NEW LENDER PROFILE


ABACUS FINANCE GROUP, LLC Tim Clifford President and Chief Executive Officer
As the founder of newly-formed Abacus Finance, Tim Clifford once again has his eye on the small deal market. Launched in June 2011, Abacus will focus exclusively on providing cash flow-based senior debt financing to private equity-backed middle market companies, targeting businesses with between $3 million and $15 million of EBITDA. An affiliate of New York Private Bank & Trust, Abacus has the advantage of a low-cost, depository funding model, and with an initial $750 million in lending capacity, has the capital to bring liquidity to the lower middle market. Clifford is credited with having launched two leveraged finance groups under such a funding model, including successfully starting Amalgamated Capital. Abacus serves an important market niche, and we have seen a lot of deal flow from both our loyal sponsor network and from building new partnerships with private equity sponsors. Our funding model offers long-term stability and a platform that is committed to the lower end of the market. Clifford seeks to deploy roughly $150 million a year over the next five years. Abacus is off to a particularly strong start this year, having already deployed over $100 million in commitments in five transactions just since its June launch and expects to exceed $150 million by year-end.

State of Middle Market Financing in the U.S.


CAPACITY
Mezzanine
Lenders say the mezzanine market has gotten more competitive, citing new entrants with the expansion of SBIC-backed funds, as well as one-stop options and the return of second-lien in some structures which compete against the traditional senior mezzanine structure. Mezzanine lenders are aggressively trying to win mandates because there is so much liquidity, so pricing has gotten tighter. The mezzanine market is a taker, and the senior lenders are setting the parameters, offered one lender. Because there are so few attractive deals, they are taking what is out there. Right now there are not a lot of deals and the good ones are going to be priced aggressively, commented Whit Edwards, a principal at BB&T Capital Partners Mezzanine. It is a supply and demand issue. There has been a decent amount of capital raised dedicated to the mezzanine market with relatively few transactions. Mezzanine lenders are feeling the impact of a relatively soft M&A market and a crowded playing fieldparticularly the newer firms. In a softer market and uncertain economic climate where certainty of close is important, sponsors will defer to the lenders they know, commented Mike Foster, a senior managing director at Midwest Mezzanine Funds. It is hard for all of us to put money out, and it is going to be even harder for some of the newer firms in this M&A market. If the M&A market picks up, there will be more opportunities for everyone. We are not there right now. The lower middle market (sub $10 million EBITDA) is more competitive for mezzanine than it is for senior debt, lenders say, and competition is very aggressive. Driving that is the lower leverage appetite of senior lenders for the smaller deals, which is creating more opportunities for mezzanine players. We have closed on more $7 million to $10 million mezzanine investments than we have in a number of years, commented Mike Klofas, a managing director at Babson Capital Management. We are still seeing some value in the smaller mezzanine space and are taking advantage of it. Lower middle market deals can still get done, offered Stephen Gurgovits, chief executive officer at F.N.B. Capital Corporation. There are more opportunities for mezzanine in this space, given that banks in the sub $10 million EBITDA market arent being very aggressive on leverage or structure on these smaller deals. Most lower middle market deals need mezzanine capital, Edwards added. It depends on the growth profile of the business. There are a lot of growth-oriented businesses that are $5 million to $6 million in EBITDA that really need to have more mezzanine than senior in the capital structure. There are some businesses that grow quite nicely that are on the upper end of the EBITDA range that can garner very strong senior leverage, but there are others that might need more heavy mezzanine-oriented structures, Edwards said. You still have the issue of a relative imbalance between availability of senior and junior capital, and at some point if the senior becomes less and less available, you can use more junior but only to a point because the cost of it is so much greater that it impacts the economics on the equity, Foster added.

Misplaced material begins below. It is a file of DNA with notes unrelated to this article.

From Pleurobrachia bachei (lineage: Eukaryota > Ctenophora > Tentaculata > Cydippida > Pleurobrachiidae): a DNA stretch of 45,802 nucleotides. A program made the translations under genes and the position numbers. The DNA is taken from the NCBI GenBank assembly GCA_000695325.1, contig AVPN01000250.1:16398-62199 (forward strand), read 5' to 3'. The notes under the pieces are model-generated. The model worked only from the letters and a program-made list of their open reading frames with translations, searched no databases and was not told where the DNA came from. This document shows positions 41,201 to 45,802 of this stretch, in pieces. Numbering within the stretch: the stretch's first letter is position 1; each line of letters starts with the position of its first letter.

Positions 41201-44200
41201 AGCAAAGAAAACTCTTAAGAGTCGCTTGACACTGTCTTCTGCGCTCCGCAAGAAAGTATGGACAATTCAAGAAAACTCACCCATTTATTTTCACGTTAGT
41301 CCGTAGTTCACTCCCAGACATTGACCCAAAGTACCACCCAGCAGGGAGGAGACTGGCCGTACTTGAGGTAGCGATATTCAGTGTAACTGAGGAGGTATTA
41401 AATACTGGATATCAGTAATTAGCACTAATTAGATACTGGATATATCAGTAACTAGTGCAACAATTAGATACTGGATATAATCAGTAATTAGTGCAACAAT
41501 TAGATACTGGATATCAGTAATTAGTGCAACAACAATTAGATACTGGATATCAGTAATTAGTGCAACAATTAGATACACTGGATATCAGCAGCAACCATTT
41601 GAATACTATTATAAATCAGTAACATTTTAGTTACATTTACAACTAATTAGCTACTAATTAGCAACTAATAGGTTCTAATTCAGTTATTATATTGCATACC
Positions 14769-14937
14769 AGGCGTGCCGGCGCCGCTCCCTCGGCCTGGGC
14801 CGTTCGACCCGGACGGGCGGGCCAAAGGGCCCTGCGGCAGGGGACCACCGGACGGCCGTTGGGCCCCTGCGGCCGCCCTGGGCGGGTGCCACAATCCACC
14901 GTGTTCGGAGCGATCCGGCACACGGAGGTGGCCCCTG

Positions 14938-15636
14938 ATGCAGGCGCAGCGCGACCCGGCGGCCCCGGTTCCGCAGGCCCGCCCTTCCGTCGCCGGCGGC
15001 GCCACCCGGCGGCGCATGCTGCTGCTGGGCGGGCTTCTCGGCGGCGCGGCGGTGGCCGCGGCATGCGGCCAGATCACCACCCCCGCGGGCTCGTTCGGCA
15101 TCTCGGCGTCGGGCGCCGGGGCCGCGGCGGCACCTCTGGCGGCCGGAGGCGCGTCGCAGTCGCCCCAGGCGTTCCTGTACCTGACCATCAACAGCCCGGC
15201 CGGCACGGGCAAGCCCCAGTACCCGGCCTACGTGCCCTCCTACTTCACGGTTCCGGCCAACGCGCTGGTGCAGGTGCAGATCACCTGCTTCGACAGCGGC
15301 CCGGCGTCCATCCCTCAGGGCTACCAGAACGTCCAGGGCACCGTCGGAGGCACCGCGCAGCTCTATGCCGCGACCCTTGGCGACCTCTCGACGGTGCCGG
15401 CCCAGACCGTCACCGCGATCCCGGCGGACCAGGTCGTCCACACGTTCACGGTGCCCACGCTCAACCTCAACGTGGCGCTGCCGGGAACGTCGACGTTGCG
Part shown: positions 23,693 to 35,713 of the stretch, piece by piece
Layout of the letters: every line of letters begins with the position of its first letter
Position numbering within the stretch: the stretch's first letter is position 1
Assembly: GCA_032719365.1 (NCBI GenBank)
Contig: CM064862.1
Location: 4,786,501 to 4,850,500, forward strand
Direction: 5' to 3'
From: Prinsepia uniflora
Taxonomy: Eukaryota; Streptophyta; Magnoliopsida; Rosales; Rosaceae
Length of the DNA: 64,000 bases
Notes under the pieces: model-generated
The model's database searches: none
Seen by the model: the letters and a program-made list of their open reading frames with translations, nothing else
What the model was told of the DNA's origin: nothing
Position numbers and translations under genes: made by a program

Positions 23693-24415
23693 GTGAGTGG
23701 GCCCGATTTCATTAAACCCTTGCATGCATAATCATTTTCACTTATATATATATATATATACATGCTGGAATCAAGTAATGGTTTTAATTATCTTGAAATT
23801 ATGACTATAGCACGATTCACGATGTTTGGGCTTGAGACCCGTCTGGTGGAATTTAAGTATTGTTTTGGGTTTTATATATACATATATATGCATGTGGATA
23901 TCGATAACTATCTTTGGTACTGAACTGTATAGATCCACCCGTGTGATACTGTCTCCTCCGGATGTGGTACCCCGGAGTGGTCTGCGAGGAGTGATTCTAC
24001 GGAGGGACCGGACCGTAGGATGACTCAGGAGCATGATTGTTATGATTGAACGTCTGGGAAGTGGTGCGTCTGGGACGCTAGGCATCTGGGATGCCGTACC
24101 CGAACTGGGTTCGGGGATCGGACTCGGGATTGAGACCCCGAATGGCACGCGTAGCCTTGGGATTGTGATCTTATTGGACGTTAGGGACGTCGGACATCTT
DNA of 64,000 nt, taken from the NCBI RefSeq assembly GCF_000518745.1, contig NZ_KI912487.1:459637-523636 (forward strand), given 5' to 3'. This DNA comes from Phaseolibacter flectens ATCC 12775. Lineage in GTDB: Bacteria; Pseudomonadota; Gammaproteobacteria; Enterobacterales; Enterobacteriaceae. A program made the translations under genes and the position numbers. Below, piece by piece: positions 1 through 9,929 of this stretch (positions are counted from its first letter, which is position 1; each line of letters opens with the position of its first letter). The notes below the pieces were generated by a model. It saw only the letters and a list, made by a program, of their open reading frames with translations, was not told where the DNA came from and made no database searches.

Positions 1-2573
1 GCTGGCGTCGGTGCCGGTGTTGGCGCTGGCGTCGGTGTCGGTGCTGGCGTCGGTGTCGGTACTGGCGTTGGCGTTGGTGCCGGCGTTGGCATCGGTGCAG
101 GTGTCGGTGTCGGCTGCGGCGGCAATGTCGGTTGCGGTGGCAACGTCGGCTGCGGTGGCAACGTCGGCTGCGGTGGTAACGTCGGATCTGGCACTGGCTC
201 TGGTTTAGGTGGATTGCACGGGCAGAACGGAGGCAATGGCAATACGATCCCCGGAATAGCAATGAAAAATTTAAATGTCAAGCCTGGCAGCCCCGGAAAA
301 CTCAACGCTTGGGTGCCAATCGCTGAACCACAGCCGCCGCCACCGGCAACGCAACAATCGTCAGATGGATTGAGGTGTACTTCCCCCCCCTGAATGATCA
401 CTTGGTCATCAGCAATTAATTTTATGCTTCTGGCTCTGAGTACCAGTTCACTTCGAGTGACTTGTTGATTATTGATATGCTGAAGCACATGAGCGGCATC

We always believe that no matter what the economic environment, you can find transactions that make good sense from a credit or risk point of view.
Robert Radway

NXT Capital, LLC

State of Middle Market Financing in the U.S.


DEAL FLOW
While the first half of 2011 was dominated by dividend recaps and refinancings, lenders say M&A deal flow is picking up, reflecting a better mix of new platforms and a healthy level of add-on activity as a lower-cost growth option for sponsors. Quality deal flow is continuing. There is a lot of capital out there with sponsors right now. They are trying to find ways to be creative to drive their returns, commented Chris Williams at Madison Capital Funding. Opportunistic refinancing and dividend recap activity is less en vogue in the current environment. Any dividend recaps that come to market will likely involve only a modest dividend to a sponsor, a function of the reduced risk appetite of lenders. Q4 11 is starting out strong, some lenders say, building on positive momentum from a pick up in deal activity after Labor Day. The post-holiday pick up is relative, as most lenders anticipate steady volume but not enough to match the comparable period we saw in 2010. To be sure, the market dislocation in August slowed the M&A pipeline and has some lenders predicting a softer Q4 11, with volume falling short of what typically is one of the busiest quarters of the year.